Noir Inspiration, take 2

I know that I promised you a post about fedoras, but I’ve spent the past hour looking through a bunch of film noir trailers, and some of them are just too good to pass up.  Here are a few for your viewing pleasure:

Double Indemnity (1944), Directed by Billy Wilder

“How could I have known that murder can sometimes smell like honeysickle?”

The Big Sleep (1946), Directed by Howard Hawks

I love that this begins at the public library with Bogart picking up “Raymond Chandler’s best seller, The Big Sleep,” which has “everything that the Falcon had and more.”






The Killers (1946), Robert Siodmak 


“Raw! Rugged! Ruthless Drama of a man who gambled his luck–his love–his life–for the treachery of a girl’s lips!”



Call Northside 777 (1948), Directed by Henry Hathaway

I like this one because it’s set in Chicago and because it has Jimmy Stewart back when he was still called James.  The trailer calls the story “one of the most unusual, but factual dramas, ever to come to public attention.”  The trailer also relentlessly admires self-sacrifice for the good of others (“the courageous woman who slaved and slaved for eleven years to prove her son’s innocence”)… making it a weird candidate for the noir genre.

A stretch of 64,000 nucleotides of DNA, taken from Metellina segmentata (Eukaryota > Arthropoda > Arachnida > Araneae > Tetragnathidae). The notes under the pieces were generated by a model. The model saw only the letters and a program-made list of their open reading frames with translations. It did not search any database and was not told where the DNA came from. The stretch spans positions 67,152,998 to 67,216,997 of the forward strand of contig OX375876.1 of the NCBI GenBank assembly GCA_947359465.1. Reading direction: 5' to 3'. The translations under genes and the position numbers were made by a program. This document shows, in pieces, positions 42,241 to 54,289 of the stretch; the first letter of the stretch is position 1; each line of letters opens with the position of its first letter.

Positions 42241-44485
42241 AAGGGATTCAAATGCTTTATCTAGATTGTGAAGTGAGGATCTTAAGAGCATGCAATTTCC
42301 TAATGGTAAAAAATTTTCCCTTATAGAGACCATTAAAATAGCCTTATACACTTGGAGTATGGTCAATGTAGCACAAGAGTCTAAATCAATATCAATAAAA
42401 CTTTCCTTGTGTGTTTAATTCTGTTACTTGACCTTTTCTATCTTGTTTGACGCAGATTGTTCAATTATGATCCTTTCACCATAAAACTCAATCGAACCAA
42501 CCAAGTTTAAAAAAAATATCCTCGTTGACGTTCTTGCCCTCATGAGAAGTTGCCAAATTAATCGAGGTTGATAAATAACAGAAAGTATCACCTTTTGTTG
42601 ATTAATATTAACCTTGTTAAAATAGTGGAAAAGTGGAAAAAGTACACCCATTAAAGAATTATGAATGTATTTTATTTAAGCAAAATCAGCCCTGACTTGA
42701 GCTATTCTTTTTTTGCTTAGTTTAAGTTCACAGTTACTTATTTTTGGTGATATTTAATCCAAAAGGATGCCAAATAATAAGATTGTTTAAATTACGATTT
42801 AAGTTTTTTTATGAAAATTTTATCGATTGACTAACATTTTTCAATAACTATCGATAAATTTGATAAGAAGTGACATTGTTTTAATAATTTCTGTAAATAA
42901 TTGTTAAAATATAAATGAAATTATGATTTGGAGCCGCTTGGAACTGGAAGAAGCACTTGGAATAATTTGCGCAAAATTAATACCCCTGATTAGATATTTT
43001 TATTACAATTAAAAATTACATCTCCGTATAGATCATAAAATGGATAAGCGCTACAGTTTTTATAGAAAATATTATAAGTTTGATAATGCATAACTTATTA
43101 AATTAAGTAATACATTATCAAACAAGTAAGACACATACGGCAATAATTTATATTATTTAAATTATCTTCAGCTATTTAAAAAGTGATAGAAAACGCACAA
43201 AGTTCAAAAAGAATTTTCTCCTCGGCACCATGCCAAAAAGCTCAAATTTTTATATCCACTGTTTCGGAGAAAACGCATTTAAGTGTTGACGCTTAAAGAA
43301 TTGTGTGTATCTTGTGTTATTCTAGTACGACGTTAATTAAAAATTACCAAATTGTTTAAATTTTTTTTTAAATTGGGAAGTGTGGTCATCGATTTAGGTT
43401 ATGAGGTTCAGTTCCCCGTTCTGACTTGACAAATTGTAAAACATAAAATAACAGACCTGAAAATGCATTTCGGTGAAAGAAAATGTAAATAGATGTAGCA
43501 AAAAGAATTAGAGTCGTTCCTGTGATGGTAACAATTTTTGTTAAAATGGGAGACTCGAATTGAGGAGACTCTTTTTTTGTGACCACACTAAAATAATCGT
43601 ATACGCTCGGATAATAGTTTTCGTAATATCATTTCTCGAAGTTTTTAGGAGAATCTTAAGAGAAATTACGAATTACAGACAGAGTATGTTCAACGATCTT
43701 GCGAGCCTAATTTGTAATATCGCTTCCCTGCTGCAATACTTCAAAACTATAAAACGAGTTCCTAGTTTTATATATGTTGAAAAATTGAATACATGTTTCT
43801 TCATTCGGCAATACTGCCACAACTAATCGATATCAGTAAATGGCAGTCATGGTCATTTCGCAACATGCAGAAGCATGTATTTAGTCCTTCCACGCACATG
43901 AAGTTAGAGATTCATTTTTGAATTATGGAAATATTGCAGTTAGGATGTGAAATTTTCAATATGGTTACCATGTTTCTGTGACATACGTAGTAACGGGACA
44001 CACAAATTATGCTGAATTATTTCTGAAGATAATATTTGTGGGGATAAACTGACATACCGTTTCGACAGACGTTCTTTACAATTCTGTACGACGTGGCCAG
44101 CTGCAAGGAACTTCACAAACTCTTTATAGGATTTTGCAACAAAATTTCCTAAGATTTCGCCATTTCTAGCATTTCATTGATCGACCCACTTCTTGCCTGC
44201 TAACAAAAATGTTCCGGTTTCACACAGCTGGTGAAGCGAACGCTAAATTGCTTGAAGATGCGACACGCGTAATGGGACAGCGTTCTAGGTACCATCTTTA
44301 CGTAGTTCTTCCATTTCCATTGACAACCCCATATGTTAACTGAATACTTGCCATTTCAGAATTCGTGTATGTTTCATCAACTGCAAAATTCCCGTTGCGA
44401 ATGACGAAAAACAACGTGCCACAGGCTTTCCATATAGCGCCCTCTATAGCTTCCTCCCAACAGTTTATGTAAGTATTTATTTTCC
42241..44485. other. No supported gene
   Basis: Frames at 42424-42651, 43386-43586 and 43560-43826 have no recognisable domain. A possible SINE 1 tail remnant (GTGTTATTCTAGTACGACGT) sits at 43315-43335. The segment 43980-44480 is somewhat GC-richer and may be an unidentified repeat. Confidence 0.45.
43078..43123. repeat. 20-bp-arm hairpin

Sweet Smell of Success (1957), Directed by Alexander Mackendrick

“I’d hate to take a bite of you.  You’re a cookie full or arsenic.”


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